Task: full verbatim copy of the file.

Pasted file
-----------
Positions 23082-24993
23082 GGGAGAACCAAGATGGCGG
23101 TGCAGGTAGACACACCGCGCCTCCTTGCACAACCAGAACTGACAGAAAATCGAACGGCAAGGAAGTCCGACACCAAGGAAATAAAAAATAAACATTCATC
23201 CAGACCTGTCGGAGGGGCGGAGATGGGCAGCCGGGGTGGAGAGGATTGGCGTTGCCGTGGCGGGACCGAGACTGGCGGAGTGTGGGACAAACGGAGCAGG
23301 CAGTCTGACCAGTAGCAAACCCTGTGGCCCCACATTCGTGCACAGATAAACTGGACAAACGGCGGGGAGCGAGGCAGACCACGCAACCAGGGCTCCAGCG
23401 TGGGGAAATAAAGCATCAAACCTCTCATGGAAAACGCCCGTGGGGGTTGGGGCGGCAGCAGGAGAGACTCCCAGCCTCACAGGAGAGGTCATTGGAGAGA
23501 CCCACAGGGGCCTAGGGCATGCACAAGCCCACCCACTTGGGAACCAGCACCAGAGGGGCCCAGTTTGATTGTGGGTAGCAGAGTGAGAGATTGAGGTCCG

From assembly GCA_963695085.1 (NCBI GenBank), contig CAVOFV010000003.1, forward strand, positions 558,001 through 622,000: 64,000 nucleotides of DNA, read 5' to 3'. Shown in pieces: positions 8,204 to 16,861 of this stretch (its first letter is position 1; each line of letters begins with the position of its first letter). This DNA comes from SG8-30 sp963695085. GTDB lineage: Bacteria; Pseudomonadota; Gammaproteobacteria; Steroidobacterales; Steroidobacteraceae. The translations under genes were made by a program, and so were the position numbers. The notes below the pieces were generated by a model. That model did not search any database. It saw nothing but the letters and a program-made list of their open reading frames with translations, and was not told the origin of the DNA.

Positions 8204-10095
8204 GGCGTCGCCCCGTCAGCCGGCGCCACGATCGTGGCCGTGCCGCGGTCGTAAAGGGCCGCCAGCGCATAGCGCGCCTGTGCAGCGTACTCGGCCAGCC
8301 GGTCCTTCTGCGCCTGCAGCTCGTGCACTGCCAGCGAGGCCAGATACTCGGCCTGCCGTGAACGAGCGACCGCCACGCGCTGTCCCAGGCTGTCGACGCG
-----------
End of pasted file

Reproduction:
Positions 23082-24993
23082 GGGAGAACCAAGATGGCGG
23101 TGCAGGTAGACACACCGCGCCTCCTTGCACAACCAGAACTGACAGAAAATCGAACGGCAAGGAAGTCCGACACCAAGGAAATAAAAAATAAACATTCATC
23201 CAGACCTGTCGGAGGGGCGGAGATGGGCAGCCGGGGTGGAGAGGATTGGCGTTGCCGTGGCGGGACCGAGACTGGCGGAGTGTGGGACAAACGGAGCAGG
23301 CAGTCTGACCAGTAGCAAACCCTGTGGCCCCACATTCGTGCACAGATAAACTGGACAAACGGCGGGGAGCGAGGCAGACCACGCAACCAGGGCTCCAGCG
23401 TGGGGAAATAAAGCATCAAACCTCTCATGGAAAACGCCCGTGGGGGTTGGGGCGGCAGCAGGAGAGACTCCCAGCCTCACAGGAGAGGTCATTGGAGAGA
23501 CCCACAGGGGCCTAGGGCATGCACAAGCCCACCCACTTGGGAACCAGCACCAGAGGGGCCCAGTTTGATTGTGGGTAGCAGAGTGAGAGATTGAGGTCCG

From assembly GCA_963695085.1 (NCBI GenBank), contig CAVOFV010000003.1, forward strand, positions 558,001 through 622,000: 64,000 nucleotides of DNA, read 5' to 3'. Shown in pieces: positions 8,204 to 16,861 of this stretch (its first letter is position 1; each line of letters begins with the position of its first letter). This DNA comes from SG8-30 sp963695085. GTDB lineage: Bacteria; Pseudomonadota; Gammaproteobacteria; Steroidobacterales; Steroidobacteraceae. The translations under genes were made by a program, and so were the position numbers. The notes below the pieces were generated by a model. That model did not search any database. It saw nothing but the letters and a program-made list of their open reading frames with translations, and was not told the origin of the DNA.

Positions 8204-10095
8204 GGCGTCGCCCCGTCAGCCGGCGCCACGATCGTGGCCGTGCCGCGGTCGTAAAGGGCCGCCAGCGCATAGCGCGCCTGTGCAGCGTACTCGGCCAGCC
8301 GGTCCTTCTGCGCCTGCAGCTCGTGCACTGCCAGCGAGGCCAGATACTCGGCCTGCCGTGAACGAGCGACCGCCACGCGCTGTCCCAGGCTGTCGACGCG